WE live in a complex world. Like many of the problems on our doorstep in the UK, those that exist globally require sophisticated solutions.
Whether it is providing access to education, healthcare or food, or getting young people into work – involving people from a broad range of organisations can create lasting change. Across the world the business sector is the main driver for much of that change – often a force for good but sometimes less so. In the last 20 years, 660 million people have escaped poverty. But one billion still live well below the poverty line.
As a non-governmental organisation, we campaign for social justice and demand change from companies and institutions whose practices are contributing to social hardship. Yet often this is just part of a wider plan that involves everything from investing in small enterprise, providing credit, or developing cooperatives.
Throughout Oxfam's history we have always recognised our limitations: we cannot hope to solve the many complex global issues on our own. One way of bringing about change is through partnership.
Business and NGO partnerships have evolved dramatically over the last decade and what might at first have seemed unlikely alliances have been successful. They go well beyond the charitable donations you would expect. Today alliances are built on core business, on supply chains, on logistics and even joint efforts to improve government policies. These initiatives can be as eye-opening for the business as for the charity.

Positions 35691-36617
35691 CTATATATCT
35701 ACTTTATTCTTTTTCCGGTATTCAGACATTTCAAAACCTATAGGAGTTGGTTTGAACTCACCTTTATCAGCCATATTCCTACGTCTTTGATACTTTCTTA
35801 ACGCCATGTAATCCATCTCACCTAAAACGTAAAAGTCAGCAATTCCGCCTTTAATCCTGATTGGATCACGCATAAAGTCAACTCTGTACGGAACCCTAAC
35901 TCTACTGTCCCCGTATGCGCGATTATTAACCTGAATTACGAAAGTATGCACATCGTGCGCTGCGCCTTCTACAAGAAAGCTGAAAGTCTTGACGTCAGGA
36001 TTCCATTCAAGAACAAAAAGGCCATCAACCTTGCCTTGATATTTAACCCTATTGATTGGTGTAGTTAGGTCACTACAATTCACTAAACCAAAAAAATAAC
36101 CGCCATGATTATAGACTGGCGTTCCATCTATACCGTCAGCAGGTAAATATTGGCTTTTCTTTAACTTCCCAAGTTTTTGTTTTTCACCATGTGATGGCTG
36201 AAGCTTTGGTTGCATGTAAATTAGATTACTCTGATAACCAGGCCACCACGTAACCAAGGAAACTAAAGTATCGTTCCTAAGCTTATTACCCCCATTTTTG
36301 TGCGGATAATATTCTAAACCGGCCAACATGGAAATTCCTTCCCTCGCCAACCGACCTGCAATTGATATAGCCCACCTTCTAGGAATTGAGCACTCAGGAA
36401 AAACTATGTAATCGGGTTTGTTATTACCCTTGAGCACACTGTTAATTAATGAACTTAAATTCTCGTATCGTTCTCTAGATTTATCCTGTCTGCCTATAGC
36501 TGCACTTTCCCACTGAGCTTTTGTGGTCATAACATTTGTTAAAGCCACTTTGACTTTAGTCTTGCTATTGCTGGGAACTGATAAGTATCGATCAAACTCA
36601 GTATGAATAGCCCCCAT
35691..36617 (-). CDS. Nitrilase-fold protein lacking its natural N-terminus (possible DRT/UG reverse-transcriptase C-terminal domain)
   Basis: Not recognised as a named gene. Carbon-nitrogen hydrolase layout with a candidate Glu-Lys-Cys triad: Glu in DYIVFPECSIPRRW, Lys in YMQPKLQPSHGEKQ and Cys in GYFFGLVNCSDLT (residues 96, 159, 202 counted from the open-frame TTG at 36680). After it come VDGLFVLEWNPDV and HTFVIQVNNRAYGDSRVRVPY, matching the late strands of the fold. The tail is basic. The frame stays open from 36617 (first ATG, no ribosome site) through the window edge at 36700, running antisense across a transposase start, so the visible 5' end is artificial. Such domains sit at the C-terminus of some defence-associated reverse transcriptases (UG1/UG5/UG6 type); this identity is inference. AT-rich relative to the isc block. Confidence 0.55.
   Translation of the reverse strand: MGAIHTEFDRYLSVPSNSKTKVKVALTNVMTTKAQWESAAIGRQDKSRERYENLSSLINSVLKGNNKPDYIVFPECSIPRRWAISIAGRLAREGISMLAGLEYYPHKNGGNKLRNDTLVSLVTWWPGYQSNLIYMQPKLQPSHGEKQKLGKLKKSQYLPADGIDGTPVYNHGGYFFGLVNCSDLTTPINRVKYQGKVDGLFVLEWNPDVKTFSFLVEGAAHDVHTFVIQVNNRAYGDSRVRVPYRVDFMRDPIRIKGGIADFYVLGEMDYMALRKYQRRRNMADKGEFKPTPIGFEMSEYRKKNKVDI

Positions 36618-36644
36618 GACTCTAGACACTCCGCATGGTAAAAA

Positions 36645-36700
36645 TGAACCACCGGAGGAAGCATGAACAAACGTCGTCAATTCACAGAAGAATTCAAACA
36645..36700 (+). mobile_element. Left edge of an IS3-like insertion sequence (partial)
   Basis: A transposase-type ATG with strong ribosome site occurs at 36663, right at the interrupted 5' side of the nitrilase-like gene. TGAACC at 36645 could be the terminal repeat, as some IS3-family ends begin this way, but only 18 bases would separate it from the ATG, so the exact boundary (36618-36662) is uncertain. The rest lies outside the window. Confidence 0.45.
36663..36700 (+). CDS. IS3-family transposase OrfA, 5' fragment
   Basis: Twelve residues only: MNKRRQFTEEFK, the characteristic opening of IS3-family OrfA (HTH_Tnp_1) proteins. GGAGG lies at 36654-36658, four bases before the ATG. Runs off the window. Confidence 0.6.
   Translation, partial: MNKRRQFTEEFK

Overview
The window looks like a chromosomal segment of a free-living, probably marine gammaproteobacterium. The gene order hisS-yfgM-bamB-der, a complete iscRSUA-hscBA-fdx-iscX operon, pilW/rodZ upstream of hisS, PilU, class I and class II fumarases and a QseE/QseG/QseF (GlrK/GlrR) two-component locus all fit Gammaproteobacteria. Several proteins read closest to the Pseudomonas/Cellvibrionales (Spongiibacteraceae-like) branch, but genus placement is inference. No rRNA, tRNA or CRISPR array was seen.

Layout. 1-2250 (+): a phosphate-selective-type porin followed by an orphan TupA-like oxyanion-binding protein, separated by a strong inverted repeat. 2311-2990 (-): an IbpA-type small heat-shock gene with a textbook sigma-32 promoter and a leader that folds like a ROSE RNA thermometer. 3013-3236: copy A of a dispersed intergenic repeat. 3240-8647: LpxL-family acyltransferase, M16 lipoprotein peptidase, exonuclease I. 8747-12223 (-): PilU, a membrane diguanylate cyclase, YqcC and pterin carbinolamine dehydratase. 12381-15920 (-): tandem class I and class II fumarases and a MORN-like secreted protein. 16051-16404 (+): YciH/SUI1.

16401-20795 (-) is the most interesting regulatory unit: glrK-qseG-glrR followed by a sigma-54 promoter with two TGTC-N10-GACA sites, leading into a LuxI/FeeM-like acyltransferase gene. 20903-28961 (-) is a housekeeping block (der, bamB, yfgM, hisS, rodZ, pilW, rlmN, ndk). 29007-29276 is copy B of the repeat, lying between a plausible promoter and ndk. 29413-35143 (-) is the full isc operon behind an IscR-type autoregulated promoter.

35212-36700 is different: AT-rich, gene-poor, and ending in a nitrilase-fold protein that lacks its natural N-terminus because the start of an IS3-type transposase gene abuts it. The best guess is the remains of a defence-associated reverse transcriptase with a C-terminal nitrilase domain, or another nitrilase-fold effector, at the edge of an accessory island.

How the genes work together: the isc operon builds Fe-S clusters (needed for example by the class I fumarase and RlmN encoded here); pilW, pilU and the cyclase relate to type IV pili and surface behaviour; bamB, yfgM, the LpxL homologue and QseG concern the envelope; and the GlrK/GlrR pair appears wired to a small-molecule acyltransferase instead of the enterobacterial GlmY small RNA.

Wherever possible in our engagement with big business we want to inspire them to rethink. Whether it is by encouraging multinationals to pay a living wage to their employees or to adopt equitable policies on acquiring land – we can be a critical friend to businesses.
Our Behind the Brands campaign operates at the sharper end of our engagement with business, challenging them to make the food system fairer. Both publicly and privately, we are calling on the food and beverage industry to change. Many of these companies, who are household names, buy their ingredients from communities that struggle daily to access to food. We have produced a scorecard to rank the world's 10 largest food and beverage companies, assessing their policies and commitments on how they manage their supply chains.
Alongside the campaigning, Oxfam continues to partner with a variety of companies in a range of sectors. Oxfam has found that everyone gets more from partnerships, if it's clear from the beginning that the commitment from the business is not just to give cash but to engage with the issue. Often, the most critical impact business can have is to look at how it does business and make positive adjustments at the heart of operations.
Business can also help charities tackle key challenges. The sector has many assets; their human resources, their hardware, access to their markets and infrastructure: all these things can make partnerships more productive for all parties, and can mean that firms are able to measure their impact as well as just their contribution. Charities and business need to evaluate a multiplicity of ways they can partner for mutually beneficial outcomes.
Whether it is in small steps or by strategic changes it's clear that corporate social responsibility can reap rewards for firms which take it seriously.
And the billion people living in poverty now? Quite possibly, they are your customers of the future.